Have you ever experienced getting an itchy scalp?
Itchy scalp, also known as scalp pruritus, can cause scratching and discomfort in sufferers. It can occur during periods of stress, illness, or changing of the seasons, often as a symptom of another condition. Some are treatable at home, while some might need medical attention.
Let’s learn a bit more about five of the most common causes and how to treat them.
Dandruff causes white, oily flakes to fall from the scalp that stick to hair or fall to one’s shoulders, which can be embarrassing. The exact causes of dandruff are not well understood, but it’s known that it can be triggered by stress put on your immune system, causing an overproduction of skin cells on your scalp, making it dry and itchy.
Dandruff is not contagious and cannot be spread to others.
To treat it: Use an anti-dandruff shampoo that will calm the scalp and regulate skin cell production. Most cases can be cured by an over-the-counter formulation.
2. Seborrheic dermatitis
Seborrheic dermatitis is a skin condition that tends to affect oily areas of the body such as the nose, scalp, chest, and upper back. It’s a form of skin eczema that can be caused by hormonal changes, stressful, illness, and cold, dry weather.
This form of dermatitis causes yellow, dry, itchy patches of skin which may turn red and inflamed during a flare-up or if scratched repeatedly. In children, it can affect the scalp and forehead area and is known as cradle cap.
To learn more, please read this article we’ve also written about it.
To treat it: Use a mild, moisturizing shampoo to calm scalp itchiness, as this condition sometimes heals on its own. A certified dermatologist may prescribe anti-inflammatory creams and other medication to decrease the itch if your condition lasts longer than expected.
3. Head lice
Let’s clear two most common misconceptions about head lice: they’re not caused by poor hygiene, and they do not cause illnesses. Anyone can catch them, but these tiny insects are most often caught by children in preschool or elementary schools.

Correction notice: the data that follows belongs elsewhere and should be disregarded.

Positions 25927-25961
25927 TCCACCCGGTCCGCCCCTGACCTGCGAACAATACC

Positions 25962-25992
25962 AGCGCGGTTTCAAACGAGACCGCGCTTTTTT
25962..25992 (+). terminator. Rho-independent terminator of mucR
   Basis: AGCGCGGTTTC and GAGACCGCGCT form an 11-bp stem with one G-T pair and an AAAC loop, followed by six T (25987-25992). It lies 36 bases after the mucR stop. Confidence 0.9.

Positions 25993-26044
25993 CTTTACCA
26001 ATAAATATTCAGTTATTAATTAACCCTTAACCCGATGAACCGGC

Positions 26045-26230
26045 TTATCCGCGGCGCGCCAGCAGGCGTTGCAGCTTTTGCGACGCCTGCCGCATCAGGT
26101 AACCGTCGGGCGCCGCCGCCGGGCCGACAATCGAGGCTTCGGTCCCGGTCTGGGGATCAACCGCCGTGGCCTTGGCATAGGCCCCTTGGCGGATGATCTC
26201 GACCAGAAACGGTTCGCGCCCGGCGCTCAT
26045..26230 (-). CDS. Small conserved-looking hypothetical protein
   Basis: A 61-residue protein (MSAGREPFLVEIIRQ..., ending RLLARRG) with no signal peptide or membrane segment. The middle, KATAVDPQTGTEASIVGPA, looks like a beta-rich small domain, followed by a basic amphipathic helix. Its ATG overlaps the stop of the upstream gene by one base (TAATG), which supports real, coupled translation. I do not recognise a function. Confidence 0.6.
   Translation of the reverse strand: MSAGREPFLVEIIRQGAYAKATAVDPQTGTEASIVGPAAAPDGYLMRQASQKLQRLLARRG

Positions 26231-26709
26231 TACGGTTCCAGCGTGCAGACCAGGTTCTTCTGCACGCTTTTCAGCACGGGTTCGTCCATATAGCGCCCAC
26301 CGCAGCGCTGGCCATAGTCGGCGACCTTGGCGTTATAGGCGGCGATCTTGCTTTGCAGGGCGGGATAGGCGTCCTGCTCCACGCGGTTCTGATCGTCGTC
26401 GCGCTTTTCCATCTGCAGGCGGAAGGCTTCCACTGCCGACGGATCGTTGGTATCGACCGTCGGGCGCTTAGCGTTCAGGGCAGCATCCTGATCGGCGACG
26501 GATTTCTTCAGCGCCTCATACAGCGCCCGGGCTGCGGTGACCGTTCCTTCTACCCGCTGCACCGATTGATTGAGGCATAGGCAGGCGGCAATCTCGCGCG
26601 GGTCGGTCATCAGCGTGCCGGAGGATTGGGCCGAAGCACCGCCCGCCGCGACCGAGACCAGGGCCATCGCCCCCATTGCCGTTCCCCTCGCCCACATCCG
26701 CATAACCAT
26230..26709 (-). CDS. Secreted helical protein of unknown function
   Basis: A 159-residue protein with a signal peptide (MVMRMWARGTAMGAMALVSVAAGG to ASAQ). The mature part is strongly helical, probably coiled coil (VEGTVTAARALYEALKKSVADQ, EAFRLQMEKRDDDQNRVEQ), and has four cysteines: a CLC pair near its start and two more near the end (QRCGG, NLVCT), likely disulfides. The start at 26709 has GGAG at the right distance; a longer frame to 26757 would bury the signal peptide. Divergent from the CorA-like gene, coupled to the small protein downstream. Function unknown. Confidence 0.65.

Lice cannot jump or fly, so they need close person-to-person contact to crawl from one head to another. They can also be spread through shared objects, such as hats, combs, brushes, or towels. They die within 24 hours if they cannot feed on the scalp, which causes the intense itching.
To treat it: Apply over-the-counter shampoos that contain lice medicine (pediculicides), such as pyrethrin, which kills live lice, or malathion, which can kill eggs (some, but often not all). After shampooing, go through your hair with a fine-toothed comb to remove the eggs.
4. Tinea capitis (scalp ringdown)
Tinea capitis is not caused by worms, but by a fungal infection that affects the scalp. It extends deep into the hair follicle, resulting in round patches of hair loss that can increase in size over time. You may get raised, bumpy rashes that have black spots or a stubbly appearance.
Fungal infections can cause hair follicle inflammation and damage, which can lead to hair loss. Scratching can also injure hair follicles, so don’t scratch!
To treat it: You will need to consult a good dermatologist to examine your scalp and prescribe anti-fungal medication to heal hair follicles, allowing hair to grow back.
Much like eczema, psoriasis is an autoimmune disease that affects the skin. It’s characterized by raised and usually round, scaly, and silvery patches of skin that turn red and itchy. It can appear on the scalp, the back of the neck, and ears, causing dandruff, dry scalp, and itching.
Medical experts believe psoriasis is hereditary but can also be triggered by environmental factors. Just like eczema or other skin dermatitis, it is not contagious.
To treat it: Your dermatologist may prescribe mild shampoos, anti-inflammatory creams, and hair medication with salicylic acid or tar.
When in doubt, visit a skin care specialist to help you with your scalp problems. In the meantime, control the itch while keeping hair and scalp clean with Moringa-O2’s all-natural anti-dandruff shampoo with malunggay, olive oil, and sunflower oil, which are safe and gentle on the skin.